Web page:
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Ilona is wearing a floral embroidered satin jacket and laser-cut cotton hat with a floral embroidered tulle veil by Simone Rocha

Simone Rocha Interview: “I Really Hate When Something’s Disposable”

Ahead of her A/W19 show, set to dominate the RA later today, Sophie Bew sits down with the designer and examines the codes of her much-loved brand

Lead ImageIlona is wearing a floral embroidered satin jacket and laser-cut cotton hat with a floral embroidered tulle veil by Simone Rocha

In 1848 at Stafford House, St James, London, Frédéric Chopin performed a piano recital for Queen Victoria. “I have come from my house to your palace,” the Queen told the Duchess of Sutherland, the house’s then-owner, responsible for its baroque Louis XIV-style decor and the sweeping Grand Hall. Of that same evening and abode, the composer wrote to his family: “The staircases are famous for their magnificence ... On these stairs one could see the Queen, under a brilliant light, surrounded by all sorts of bediamonded and beribboned people with the Garter, and all descending with the utmost elegance, carrying on conversations...”

Commissioned in 1825 for the Duke of York and Albany, the Georgian mansion has since seen several monikers and monarchs. But in September 2018, several of the staterooms on the piano nobile – the first floor – played host to Simone Rocha’s Spring/Summer 2019 catwalk show. Today, Lancaster House, as it is now known, is used by the Foreign and Commonwealth Office for official functions and receptions. It is accessible to the public only on rare open days and on those dates in February and September when Rocha has opened its doors to fashion editors, buyers, family friends. On such occasions, she has shown, among other things, cotton petticoats cinched with holster-like harnesses, 40s-style faux-fur stoles and militaristic velvet coats (Autumn/Winter 2017); 19th-century puffed sleeves, empire-line smocks and ribbon-embroidered dresses inspired by Constable portraiture (Autumn/Winter 2018); and hats veiled with embroidered tulle and lace, pearl-bead studded tiaras and images of Tang-dynasty concubines printed onto tapestry dresses (Spring/Summer 2019).

“Deep down I’m quite traditional,” Rocha explains from her desk, a black expanse of lacquered wood backed by a ceiling-height bookshelf heavy with art tomes: Francis Bacon, Louise Bourgeois, Michaël Borremans, Picasso. Touchstones of modernism, cubism, surrealism and abstract expressionism. Sex and death permeate their work, and touch hers, too, intriguingly mixed with a prettiness that never cloys. Those artists, like the vast concrete unit that houses the Simone Rocha showroom in London’s De Beauvoir, are the antithesis of Lancaster House’s stately pleasures. But that dichotomy marks Rocha’s output. “I’m attracted to traditionally feminine things but looking at them through the guise of today, of reality. Such as pearls – they have become a signature in my work – they’re so ‘old lady’, but I love to reinterpret them,” she continues. Her other signatures: tufted tulle party dresses scissored about the body; plain cotton shirting; twisted trench coats; heavy-soled brogues; a bulbousness (padded pouches, bulging pockets) that avoids being cumbersome, which is perhaps because a woman is designing these garments and knows what it’s like to wear them. Combined with her pearly-queen crowns and hair clips, these read as abstracted courtly clothes, as princess dressing for today.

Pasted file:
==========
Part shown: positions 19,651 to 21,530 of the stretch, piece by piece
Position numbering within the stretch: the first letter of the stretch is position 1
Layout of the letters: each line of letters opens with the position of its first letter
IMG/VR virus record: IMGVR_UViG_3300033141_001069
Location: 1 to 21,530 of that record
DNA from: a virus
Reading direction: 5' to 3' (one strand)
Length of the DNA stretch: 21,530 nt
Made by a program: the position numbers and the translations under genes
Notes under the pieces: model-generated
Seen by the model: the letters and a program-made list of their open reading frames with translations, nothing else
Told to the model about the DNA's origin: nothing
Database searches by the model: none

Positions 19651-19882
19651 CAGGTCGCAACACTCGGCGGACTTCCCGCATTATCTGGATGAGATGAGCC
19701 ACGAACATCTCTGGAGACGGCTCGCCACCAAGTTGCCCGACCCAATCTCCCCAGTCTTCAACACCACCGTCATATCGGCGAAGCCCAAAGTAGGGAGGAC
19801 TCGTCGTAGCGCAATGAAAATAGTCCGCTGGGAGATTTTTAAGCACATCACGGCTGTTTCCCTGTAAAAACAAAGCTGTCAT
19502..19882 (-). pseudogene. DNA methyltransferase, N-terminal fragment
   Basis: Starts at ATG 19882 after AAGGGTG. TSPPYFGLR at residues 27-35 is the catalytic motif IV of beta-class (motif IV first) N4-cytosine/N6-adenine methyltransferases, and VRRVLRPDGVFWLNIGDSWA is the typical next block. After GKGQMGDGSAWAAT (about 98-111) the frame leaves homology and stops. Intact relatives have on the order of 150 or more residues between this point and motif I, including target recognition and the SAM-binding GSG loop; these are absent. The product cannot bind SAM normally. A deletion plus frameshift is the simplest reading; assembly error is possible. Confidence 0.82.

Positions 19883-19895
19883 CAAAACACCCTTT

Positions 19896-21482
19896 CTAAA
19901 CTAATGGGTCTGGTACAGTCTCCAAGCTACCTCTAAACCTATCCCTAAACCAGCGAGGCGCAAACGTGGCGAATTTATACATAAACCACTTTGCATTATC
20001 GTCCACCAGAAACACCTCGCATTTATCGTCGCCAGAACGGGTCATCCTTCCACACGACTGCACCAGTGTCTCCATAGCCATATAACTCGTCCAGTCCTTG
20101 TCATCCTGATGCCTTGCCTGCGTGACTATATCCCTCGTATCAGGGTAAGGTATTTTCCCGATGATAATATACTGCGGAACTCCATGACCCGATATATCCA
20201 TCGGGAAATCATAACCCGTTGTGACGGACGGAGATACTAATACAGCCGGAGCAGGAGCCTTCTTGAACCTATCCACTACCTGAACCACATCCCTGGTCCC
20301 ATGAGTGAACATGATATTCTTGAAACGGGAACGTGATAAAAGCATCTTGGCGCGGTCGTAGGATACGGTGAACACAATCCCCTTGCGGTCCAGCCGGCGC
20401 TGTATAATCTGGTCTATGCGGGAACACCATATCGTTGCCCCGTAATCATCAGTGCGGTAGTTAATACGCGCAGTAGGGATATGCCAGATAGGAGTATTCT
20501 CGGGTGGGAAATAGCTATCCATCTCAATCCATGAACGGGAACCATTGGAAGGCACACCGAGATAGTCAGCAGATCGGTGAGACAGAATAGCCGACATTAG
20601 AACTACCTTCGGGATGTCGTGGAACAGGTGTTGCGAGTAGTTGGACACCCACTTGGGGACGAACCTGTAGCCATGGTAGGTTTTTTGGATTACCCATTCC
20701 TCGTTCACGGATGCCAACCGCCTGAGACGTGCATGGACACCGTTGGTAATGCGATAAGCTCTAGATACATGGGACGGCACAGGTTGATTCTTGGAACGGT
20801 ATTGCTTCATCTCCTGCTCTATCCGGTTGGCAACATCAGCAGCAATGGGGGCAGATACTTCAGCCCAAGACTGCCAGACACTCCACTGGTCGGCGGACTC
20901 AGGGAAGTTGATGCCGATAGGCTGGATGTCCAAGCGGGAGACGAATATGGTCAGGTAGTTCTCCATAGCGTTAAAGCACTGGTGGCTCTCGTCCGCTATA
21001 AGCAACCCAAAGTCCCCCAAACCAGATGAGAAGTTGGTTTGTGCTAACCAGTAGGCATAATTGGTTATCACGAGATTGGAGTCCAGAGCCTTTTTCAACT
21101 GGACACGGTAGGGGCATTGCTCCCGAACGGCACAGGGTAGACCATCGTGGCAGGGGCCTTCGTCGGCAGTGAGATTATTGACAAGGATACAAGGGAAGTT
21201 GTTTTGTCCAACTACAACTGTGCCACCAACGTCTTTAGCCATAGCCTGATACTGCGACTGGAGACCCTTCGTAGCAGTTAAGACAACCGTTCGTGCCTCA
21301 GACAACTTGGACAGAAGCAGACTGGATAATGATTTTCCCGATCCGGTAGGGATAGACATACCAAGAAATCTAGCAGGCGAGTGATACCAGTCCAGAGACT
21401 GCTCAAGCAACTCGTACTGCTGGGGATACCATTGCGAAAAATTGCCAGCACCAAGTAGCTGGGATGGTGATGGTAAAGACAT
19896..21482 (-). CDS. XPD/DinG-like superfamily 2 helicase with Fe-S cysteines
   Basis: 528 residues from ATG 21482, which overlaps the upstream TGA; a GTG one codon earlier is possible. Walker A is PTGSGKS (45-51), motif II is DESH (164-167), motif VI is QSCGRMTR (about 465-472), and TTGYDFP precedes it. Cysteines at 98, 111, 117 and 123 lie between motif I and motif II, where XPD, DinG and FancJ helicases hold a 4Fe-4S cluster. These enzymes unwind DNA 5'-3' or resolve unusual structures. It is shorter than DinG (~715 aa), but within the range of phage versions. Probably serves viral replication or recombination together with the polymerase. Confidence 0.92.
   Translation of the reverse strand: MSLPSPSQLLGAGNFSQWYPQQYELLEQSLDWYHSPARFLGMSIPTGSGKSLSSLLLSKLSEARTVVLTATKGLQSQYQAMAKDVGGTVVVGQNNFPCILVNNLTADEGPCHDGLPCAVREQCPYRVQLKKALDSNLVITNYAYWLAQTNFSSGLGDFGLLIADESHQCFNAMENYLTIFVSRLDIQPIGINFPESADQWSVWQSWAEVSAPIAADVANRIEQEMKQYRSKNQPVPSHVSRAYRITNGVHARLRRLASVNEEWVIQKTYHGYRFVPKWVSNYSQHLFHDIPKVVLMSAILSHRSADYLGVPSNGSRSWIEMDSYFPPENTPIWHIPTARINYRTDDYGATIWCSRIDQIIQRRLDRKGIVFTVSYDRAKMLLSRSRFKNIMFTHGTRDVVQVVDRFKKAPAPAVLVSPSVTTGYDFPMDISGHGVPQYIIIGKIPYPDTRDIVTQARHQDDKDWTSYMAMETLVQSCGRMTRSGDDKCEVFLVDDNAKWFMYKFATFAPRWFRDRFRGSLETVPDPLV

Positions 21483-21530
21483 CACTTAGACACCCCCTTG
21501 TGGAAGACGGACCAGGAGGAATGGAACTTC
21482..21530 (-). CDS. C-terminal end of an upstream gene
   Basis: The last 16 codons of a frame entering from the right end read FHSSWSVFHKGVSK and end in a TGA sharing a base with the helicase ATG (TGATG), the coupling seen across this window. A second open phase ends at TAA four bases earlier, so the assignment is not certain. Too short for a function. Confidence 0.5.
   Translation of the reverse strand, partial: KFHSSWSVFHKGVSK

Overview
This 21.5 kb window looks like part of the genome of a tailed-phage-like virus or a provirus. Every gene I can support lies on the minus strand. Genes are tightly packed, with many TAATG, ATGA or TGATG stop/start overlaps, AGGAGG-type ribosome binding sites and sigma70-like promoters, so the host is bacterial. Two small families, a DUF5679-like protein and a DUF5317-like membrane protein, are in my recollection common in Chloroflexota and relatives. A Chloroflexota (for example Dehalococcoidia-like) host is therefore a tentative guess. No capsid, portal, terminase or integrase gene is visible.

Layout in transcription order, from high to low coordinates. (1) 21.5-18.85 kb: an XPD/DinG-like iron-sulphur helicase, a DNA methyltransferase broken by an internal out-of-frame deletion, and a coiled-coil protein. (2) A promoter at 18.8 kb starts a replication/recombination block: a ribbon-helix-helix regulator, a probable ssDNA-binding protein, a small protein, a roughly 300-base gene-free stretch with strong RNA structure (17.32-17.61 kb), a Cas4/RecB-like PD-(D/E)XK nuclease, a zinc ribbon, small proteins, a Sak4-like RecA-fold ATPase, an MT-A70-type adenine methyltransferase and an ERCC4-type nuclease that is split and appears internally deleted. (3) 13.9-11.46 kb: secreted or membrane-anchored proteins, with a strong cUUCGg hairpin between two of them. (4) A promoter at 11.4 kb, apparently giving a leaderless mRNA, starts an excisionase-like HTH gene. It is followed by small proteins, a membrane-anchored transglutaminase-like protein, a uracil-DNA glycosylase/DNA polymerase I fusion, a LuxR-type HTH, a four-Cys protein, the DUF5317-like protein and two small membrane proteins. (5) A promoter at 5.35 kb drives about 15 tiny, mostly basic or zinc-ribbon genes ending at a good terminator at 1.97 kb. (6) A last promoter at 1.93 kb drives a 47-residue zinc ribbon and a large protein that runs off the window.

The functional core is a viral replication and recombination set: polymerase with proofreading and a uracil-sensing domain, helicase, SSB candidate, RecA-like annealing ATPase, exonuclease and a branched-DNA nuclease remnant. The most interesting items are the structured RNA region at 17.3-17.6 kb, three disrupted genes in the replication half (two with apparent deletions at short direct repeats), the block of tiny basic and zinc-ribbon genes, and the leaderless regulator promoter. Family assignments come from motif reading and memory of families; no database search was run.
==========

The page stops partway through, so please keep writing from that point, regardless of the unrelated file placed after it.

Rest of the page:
The Tang-dynasty faces peering from Rocha’s offerings this season echo a blend of sex and nobility that has earned her a loyal following. That nod to the Chinese empire of the 7th to 10th centuries also alludes to her own dynasty – the one built by her father, the Hong Kong-born fashion designer John Rocha. Her mother, Odette, born in Dublin, where Simone also grew up, has been pivotal as a business partner first to her husband and now her daughter. Despite burgeoning success and standalone stores in London’s Mount Street and SoHo, New York, Simone’s business is very much a family affair and she remains ferociously independent. Known in the 1990s for his own tulle confections, hand-beading and intricate appliqué, an aesthetic that has since trickled down from his catwalk to the high street via sister lines and collaborations, Rocha senior won Designer of the Year at the British Fashion Awards in 1993. In 2016, Simone received the same honour for womenswear.